To satisfy our doubts, therefore, it is necessary that a method should be found by which our beliefs may be caused by nothing human, but by some external permanency, by something upon which our thinking has no effect.... It must be something which affects, or might affect, every man. And though these affections are necessarily as various as are individual conditions, yet the method must be such that the ultimate conclusion of every man shall be the same, or would be the same if inquiry were persisted in. Such is the method of science.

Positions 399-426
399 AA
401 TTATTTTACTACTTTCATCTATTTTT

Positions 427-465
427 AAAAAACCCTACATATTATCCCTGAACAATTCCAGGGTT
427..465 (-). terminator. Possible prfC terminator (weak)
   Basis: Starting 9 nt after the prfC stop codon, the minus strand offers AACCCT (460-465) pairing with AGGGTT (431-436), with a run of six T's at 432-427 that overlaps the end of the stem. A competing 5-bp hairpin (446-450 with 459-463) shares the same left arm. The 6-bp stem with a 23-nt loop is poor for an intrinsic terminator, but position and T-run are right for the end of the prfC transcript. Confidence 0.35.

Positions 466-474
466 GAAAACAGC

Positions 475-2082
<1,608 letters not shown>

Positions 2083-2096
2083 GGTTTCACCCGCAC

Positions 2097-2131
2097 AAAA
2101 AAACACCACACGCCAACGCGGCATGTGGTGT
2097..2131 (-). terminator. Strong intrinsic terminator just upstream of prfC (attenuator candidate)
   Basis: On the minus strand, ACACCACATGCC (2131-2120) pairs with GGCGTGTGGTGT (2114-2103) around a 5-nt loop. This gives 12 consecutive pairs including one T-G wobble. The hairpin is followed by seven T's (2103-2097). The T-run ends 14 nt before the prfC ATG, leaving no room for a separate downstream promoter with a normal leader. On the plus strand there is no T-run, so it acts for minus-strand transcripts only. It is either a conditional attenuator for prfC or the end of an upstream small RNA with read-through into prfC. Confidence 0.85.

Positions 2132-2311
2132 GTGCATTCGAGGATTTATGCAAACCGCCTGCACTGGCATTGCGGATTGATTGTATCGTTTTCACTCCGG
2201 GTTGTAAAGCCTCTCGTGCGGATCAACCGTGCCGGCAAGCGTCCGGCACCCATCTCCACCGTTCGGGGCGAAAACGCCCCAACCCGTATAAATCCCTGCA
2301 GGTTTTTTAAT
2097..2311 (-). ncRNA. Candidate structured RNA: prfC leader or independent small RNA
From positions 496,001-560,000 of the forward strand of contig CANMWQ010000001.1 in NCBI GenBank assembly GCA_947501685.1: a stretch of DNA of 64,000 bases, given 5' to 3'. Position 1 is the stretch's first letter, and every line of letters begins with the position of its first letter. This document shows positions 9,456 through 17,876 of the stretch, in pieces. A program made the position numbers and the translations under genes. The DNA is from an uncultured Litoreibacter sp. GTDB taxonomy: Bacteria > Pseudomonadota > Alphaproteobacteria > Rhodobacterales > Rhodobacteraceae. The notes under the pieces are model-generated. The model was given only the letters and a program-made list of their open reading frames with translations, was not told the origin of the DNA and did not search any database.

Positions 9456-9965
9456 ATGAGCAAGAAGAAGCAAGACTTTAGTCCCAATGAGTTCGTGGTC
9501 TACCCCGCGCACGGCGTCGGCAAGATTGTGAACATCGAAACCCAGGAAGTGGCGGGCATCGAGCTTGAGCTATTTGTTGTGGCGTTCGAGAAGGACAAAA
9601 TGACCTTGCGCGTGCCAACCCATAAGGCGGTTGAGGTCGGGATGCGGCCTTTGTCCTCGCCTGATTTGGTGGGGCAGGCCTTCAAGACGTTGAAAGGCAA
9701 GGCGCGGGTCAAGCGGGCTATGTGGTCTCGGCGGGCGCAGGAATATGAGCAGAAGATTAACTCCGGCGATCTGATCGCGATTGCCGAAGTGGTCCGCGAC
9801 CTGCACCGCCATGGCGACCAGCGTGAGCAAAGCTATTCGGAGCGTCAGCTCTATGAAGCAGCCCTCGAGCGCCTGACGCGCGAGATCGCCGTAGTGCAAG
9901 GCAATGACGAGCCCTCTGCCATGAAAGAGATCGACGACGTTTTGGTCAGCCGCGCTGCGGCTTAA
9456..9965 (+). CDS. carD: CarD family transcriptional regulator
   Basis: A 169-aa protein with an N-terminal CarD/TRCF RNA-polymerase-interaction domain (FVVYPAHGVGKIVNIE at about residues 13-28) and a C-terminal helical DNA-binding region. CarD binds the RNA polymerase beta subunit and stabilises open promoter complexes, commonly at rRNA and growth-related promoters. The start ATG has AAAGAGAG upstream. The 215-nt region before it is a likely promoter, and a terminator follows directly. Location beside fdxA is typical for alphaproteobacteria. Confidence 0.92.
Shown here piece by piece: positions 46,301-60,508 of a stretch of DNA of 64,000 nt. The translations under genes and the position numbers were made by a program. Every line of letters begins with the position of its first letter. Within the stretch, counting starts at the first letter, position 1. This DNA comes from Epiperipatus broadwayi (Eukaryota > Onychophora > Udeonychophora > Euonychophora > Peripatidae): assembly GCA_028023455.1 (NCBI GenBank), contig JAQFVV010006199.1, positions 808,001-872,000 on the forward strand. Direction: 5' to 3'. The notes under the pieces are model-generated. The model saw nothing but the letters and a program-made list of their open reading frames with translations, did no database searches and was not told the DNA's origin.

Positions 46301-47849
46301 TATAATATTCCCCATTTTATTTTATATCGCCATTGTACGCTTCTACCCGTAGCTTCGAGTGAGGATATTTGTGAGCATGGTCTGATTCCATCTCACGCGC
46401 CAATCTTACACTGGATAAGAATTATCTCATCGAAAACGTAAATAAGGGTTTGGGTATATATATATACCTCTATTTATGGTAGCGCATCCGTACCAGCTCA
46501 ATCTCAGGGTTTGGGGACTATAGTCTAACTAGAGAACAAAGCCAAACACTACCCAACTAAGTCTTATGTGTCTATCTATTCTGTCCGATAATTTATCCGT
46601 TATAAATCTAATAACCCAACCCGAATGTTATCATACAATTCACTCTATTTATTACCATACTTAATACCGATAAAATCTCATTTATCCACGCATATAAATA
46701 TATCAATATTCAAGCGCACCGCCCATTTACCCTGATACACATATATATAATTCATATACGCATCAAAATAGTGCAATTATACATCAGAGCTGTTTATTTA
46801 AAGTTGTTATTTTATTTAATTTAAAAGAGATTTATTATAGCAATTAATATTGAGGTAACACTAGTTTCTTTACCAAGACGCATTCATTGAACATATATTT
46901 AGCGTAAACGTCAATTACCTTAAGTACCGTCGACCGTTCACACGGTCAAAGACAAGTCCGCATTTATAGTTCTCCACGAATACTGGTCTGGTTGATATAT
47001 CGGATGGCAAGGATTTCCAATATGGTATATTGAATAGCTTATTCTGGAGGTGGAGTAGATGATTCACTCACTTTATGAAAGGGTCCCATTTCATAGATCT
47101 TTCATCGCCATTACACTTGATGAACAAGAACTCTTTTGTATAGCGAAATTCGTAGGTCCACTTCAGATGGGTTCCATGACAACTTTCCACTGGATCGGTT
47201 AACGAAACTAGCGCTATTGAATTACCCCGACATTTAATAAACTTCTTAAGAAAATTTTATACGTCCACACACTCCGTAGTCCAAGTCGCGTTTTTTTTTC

Charles Sanders Peirce (1839–1914), U.S. philosopher, logician, founder of pragmatism. Originally published in Popular Science Monthly. "How to Make Our Ideas Clear," pp. 61-78, Pragmatism: The Classical Writings, ed. H.S. Thayer (1878).
Expressing why the scientific method is to be preferred over the methods of authority, tenacity and the a priori.